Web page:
A study published in the Journal of Bone and Mineral determined that taking vitamin D supplements with the largest meal of the day may enhance its absorption. The study also found that participants who took their supplement with the biggest meal experienced a 50% increase in blood levels of vitamin D compared to those who took it without a meal. 

This suggests that the presence of dietary fat and other nutrients in a meal aids in the absorption of vitamin D.

Bottom line: it’s not necessarily the time of day you take your vitamin D supplement that matters, but more so what you’re doing at that time of day (ideally, eating a high fat meal). 

5 Factors That Affect Vitamin D Absorption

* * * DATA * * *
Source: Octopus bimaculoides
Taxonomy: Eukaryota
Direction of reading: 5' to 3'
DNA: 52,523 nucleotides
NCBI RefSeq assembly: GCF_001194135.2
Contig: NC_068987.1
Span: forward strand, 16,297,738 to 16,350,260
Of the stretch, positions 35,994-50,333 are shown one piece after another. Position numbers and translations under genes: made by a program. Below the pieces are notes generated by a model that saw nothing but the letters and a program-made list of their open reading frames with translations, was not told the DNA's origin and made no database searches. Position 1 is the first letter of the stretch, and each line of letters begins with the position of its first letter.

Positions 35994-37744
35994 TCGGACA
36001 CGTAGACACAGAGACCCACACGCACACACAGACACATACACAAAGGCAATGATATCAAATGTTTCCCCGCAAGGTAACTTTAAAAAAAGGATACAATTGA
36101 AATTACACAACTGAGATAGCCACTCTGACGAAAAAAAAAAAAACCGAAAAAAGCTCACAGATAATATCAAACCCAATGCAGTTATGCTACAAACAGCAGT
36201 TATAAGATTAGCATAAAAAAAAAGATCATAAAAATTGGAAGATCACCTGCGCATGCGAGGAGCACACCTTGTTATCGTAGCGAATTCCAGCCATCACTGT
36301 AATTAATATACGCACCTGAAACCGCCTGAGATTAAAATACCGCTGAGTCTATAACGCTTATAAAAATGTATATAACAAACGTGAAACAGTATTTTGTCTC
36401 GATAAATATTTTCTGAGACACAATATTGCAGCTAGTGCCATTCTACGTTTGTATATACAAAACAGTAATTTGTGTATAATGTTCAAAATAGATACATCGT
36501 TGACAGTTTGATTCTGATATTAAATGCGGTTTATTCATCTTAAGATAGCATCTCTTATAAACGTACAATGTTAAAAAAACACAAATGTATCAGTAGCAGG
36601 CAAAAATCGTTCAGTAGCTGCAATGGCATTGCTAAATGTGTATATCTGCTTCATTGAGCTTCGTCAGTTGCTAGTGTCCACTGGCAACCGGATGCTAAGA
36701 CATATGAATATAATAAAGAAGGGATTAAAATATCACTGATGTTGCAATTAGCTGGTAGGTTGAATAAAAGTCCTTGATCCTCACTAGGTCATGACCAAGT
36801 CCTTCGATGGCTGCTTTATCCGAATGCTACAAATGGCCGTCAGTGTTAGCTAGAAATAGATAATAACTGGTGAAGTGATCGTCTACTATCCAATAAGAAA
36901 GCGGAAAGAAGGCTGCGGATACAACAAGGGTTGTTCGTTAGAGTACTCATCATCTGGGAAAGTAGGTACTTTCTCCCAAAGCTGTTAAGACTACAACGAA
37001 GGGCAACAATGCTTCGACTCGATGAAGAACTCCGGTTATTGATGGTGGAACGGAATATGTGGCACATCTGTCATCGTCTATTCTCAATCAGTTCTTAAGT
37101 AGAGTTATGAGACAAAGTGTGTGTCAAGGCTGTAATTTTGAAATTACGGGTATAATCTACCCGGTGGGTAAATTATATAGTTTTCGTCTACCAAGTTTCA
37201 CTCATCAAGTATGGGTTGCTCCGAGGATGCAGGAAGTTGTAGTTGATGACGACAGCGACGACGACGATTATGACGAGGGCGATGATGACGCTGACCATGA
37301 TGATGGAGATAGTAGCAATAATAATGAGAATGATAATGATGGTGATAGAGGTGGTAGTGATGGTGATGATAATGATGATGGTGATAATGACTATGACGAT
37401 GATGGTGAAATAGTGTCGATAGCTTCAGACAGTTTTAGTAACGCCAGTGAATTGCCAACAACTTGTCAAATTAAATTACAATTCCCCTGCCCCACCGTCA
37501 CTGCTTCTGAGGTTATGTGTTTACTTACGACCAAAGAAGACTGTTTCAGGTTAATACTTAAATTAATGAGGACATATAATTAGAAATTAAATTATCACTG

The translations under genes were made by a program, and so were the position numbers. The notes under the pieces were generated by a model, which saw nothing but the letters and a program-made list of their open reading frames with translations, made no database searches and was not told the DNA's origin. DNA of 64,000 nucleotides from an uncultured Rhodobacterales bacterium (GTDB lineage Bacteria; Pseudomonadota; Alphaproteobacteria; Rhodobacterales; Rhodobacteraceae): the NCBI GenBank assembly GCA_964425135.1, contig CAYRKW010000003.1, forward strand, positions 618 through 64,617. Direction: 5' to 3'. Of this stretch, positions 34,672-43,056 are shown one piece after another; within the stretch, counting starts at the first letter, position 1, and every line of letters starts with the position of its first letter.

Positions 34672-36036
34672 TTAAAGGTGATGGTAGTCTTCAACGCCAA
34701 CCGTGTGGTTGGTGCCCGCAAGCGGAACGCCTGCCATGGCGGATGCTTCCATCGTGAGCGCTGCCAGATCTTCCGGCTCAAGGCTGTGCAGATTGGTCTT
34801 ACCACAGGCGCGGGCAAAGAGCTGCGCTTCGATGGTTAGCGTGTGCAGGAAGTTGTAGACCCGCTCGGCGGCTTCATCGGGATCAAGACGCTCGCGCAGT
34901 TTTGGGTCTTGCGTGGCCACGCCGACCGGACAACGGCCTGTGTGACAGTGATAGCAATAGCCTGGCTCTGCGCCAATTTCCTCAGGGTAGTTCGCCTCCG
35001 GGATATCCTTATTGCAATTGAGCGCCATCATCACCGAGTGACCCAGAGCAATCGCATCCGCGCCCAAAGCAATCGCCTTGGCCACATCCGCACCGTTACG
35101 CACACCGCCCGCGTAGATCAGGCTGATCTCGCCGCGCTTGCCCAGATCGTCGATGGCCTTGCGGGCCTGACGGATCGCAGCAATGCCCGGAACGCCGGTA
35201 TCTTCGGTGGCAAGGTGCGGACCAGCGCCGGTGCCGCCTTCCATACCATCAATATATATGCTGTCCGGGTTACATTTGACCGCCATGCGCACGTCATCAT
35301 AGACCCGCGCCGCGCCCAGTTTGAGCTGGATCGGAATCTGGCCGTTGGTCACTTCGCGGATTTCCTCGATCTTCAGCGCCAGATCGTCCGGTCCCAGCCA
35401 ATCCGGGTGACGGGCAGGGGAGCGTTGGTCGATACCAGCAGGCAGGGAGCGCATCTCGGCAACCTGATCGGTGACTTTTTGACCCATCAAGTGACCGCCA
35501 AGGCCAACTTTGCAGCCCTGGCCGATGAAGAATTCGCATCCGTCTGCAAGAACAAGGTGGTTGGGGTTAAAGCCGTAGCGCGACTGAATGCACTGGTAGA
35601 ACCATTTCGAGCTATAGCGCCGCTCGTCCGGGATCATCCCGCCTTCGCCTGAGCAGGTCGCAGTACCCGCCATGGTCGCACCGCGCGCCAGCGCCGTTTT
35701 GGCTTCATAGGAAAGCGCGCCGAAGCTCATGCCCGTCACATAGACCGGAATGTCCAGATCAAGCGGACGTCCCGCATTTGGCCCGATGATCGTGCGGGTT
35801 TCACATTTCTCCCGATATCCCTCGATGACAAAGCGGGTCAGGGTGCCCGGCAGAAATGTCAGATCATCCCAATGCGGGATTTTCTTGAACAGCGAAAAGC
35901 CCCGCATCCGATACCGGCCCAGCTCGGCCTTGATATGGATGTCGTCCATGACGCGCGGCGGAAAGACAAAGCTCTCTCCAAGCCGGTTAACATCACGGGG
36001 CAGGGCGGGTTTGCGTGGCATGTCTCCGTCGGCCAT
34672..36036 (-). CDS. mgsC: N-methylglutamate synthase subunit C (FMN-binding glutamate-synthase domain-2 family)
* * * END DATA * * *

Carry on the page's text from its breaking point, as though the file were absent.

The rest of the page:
Several factors can influence the absorption of vitamin D in the body, including certain medical conditions and prescription medications. Here are five key factors to be aware of:

1. Your Diet

As we just learned, vitamin D is best absorbed alongside a fat source. As such, eating a strict low-fat diet can negatively affect your overall vitamin D levels—because the vitamin D you do take in isn’t being absorbed to its full capacity.

Integrating healthy fat sources into your diet is the key to making sure your vitamin D supplements are doing their job. Examples of healthy fats include:

  • Avocado
  • Olive oil
  • Fatty fish, like salmon
  • Nuts and seeds

2. Gastrointestinal Health Issues